Bill Blair, Canada’s pot czar, doesn’t sound impressed with the leak of the news that marijuana use will be legal by Canada Day 2018.
“That isn’t my date,” he harrumphed in an interview Wednesday. “I haven’t said anything about a timeline and the speculation is highly aspirational. There’s tons of work to do.”
But the former Toronto police chief turned MP said progress has been made since the task force charged with drawing up a framework for cannabis legalization reported in December.
One area where the task force was forced to concede it had no answers was the subject of impaired driving, where it said tests of drug-levels in bodily fluids could not be used as a reliable indicator of the degree of a driver’s impairment.
However, Blair said the government has been running trials of roadside oral-fluid tests in eight jurisdictions and he is “satisfied and pleased” with the results. “The devices have a good track record in other countries but we wanted to see whether they work in Canada because it’s a cold place,” he said.
If recommended by the appropriate scientific authority, Blair suggested legislative changes will be made to approve the use of saliva-based roadside devices in Canada.
“I am confident our government will ensure we have the legislation, the technology and the training for law enforcement and prosecutors to keep the roads safe,” he said. “Forty per cent of young adults in Canada use this drug and it is shocking how many think it doesn’t affect their ability to drive.”
The provinces will play an important role, Blair said, hailing a law in B.C. that allows police to suspend on the spot the licenses of young drivers who may not be impaired but whose ability to drive has been compromised by drink or drugs. “It has been a very effective deterrent,” he said. “We will try to build upon the lessons of that.”
One area of concern to producers is the ability to advertise and brand their products. The task force suggested the government require plain packaging for cannabis products, so that only the company name, price and drug-strength are visible on the label. On Wednesday Blair offered no comfort for producers who want to be able to differentiate their product via marketing.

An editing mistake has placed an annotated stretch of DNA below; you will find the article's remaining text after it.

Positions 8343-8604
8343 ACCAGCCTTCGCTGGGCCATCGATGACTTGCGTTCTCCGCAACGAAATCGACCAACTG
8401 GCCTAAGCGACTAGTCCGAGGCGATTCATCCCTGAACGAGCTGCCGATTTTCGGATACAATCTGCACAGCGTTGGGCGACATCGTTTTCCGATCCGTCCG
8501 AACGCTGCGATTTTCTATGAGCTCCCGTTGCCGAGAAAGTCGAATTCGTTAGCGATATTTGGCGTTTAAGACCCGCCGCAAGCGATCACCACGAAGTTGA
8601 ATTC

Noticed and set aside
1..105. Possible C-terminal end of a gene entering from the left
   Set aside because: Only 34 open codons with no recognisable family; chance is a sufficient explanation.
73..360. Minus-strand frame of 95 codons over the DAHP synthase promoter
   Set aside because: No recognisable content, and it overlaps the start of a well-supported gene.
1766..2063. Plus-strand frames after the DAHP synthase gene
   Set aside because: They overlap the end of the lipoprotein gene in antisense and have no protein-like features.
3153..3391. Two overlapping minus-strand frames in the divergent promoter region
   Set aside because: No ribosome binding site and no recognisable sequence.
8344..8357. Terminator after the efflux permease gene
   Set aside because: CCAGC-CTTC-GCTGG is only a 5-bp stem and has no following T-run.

While other jurisdictions like Colorado approached pot-legalization through a commercial lens, with the aim being to maximize revenue, he said his government has focused on public health.
“It’s not the government’s intention to promote the use of this drug. We want to restrict its access to kids. We have the highest rates of cannabis use in the world among our young people. It’s unacceptable. I’m not trying to get out ahead of the decisions parliament or the government will make but I think there is sense in the task force’s recommendations,” he said.
If the first goal is to protect kids and vulnerable people, the second is to undermine the black market.
Blair said he is aware that if there is insufficient supply of the drug legally, the price will be too high to compete with illegal dealers.
There are currently fewer than 40 licensed producers supplying Canada’s medical marijuana market, with many new applicants seeking to gain licenses. But he said no new producers will be added until legislation is tabled next month.
“Capacity is an issue — it’s basic economics that if you don’t have adequate supply, it adversely affects price and that adversely affects the ability to compete with the criminal black market. But there has to be a semblance of order and it’s not right to build up capacity before legislation comes forward,” he said. “I recognize we’re talking about cultivation of a biological product and it’s going to take time. But, frankly, I’m confident in the application process and in the ability of applicants to increase production.”
On delivery and distribution, Blair said he is keen to work with the provinces. “It will roll out in different ways in different places,” he said.
Canada Post has been “an effective and secure” delivery system for medical marijuana.
“But whether or not a province decides that’s the system they want to adopt, or whether they want to put in place some kind of retail outlet, that’s up to them. As long as they restrict access to youth and provide effective competition to the black market, we’ll support their decisions.”
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